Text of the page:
Hermann Broch (German, 1886)
Der Tod des Vergil/ The Death of Virgil (1945)
begun while Broch was imprisoned in a German concentration camp,
is a historical novel that sounds more like a mix of an epic poem of Homeric
times and a philosophical meditation on death and art.
The style is mostly free-form, although not as free as in Joyce's "Ulysses".
It is unbound in that a sentence may begin describing a landscape and then
take a thousand detours to discuss metaphysics.
The book narrates the last 24 hours of the Roman poet Virgil,
or, better, Publius Vergilius Maro, the author of the epic poem "Aeneid ".
It is divided in
"Water-The Arrival"; "Fire-The Descent"; "Earth-The Expectation"; and "Air-The Homecoming."
carrying the manuscript of the "Aeneid",
is aboard the ship that is taking the emperor, Octavianus Augustus, as it enters
the southern Italian port of Brundisium welcomed by an enthusiastic crowd.
Virgil joined the journey reluctanctly and didn't enjoy it, being sick.
Nor does he enjoy the view of the mob. He stares melancholic and disgusted at
the senseless human life as two slaves carry his litter to the imperial palace.
This section is a long stream of consciousness: we see and hear the world
through Virgil's mind, and it is not a pretty view. Virgil meditates on
people's propensity for evil.
The poet is, ultimately, unhappy with his own life and (we soon learn) with
He briefly chats with a slave boy, and perhaps briefly
contemplates having sex with him, but the coughing and tiredness prevail
and he goes to sleep.
This section has the lyrical style of the Homeric poems but mixed with an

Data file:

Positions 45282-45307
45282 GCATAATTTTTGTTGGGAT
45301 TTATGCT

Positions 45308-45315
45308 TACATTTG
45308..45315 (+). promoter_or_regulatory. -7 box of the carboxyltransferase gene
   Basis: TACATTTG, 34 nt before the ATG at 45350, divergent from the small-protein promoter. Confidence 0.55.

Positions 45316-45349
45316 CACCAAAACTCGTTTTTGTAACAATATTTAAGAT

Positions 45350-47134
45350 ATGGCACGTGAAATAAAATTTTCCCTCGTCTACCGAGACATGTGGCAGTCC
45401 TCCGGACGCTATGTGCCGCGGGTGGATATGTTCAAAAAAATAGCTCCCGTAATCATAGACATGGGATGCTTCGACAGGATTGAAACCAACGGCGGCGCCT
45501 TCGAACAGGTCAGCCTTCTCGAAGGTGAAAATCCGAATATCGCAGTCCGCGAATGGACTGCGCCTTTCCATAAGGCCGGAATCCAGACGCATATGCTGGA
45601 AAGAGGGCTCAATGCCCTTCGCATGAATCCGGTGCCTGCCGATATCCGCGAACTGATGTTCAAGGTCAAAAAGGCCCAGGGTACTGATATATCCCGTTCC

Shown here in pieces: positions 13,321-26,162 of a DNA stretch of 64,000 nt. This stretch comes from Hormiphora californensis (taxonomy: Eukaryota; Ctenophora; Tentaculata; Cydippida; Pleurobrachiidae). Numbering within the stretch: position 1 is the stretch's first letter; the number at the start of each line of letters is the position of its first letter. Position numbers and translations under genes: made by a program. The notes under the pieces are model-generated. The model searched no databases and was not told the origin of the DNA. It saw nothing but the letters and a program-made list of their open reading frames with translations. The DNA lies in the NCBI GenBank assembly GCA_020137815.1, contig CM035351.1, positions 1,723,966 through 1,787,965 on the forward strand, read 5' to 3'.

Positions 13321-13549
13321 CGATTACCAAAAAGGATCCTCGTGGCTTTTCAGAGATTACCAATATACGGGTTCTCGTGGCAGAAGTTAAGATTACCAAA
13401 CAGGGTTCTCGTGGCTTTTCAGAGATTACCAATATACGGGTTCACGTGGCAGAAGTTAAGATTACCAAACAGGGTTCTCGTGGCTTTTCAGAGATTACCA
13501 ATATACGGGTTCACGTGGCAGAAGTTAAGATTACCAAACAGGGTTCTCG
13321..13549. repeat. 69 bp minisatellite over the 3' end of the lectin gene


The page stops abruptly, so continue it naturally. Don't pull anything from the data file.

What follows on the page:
impressionistic hyper-realist quasi-photographic technique.
The meditations range from mournful Sartre-ian existential reasoning to
nostalgic Proust-ian old man's reminescing.
The second section, "Fire-The Descent," opens with the poet who cannot sleep
because of his sickness. He is aware that he is listening to himself dying.
He walks to the window and spies three drunk people arguing in the street
over garlic and insulting the emperor. His meditations become looser and
more abstract, rendered in different writing styles. He takes the three figures
to be a bleak omen. In his rambling delirium he faces the fact that his
poetry is "beauty without real creativity", or "un-art".
He thinks of his life's love Plotia. His hallucination gets worse and awakes
his slave boy Lysanias.
Virgil does not want to talk to him, perceiving him as an echo, and instead
reaches the conclusion that he should burn the "Aeneid".
Virgil sees himself reflected in Lysanias,
meditates on the meaning of homecoming, and sees the apparition of an
angel of death.
After the apotheosis of stream of consciousness and long convoluted sentences of
the first two sections,
the third section returns to more amenable narrative techniques.
Lysinias introduces his friends Plotius and Lucius who came to pay their
respects. Virgil is still in bed and very sick, and the friends reproach him
for going to Athens in such conditions. Luckily Augustus forced him to return
to Italy. Virgil scoffs at the reproach and tells them that he means to burn
the "Aeneid". The friends scoff, in turn, at his madness and point out that
even Horace, the other national poet, sent a letter of congratulations and
well wishes. Virgil knows that Horace is jealous, but Virgil himself is
jealous of Horace because Horace, like so many other great men, served for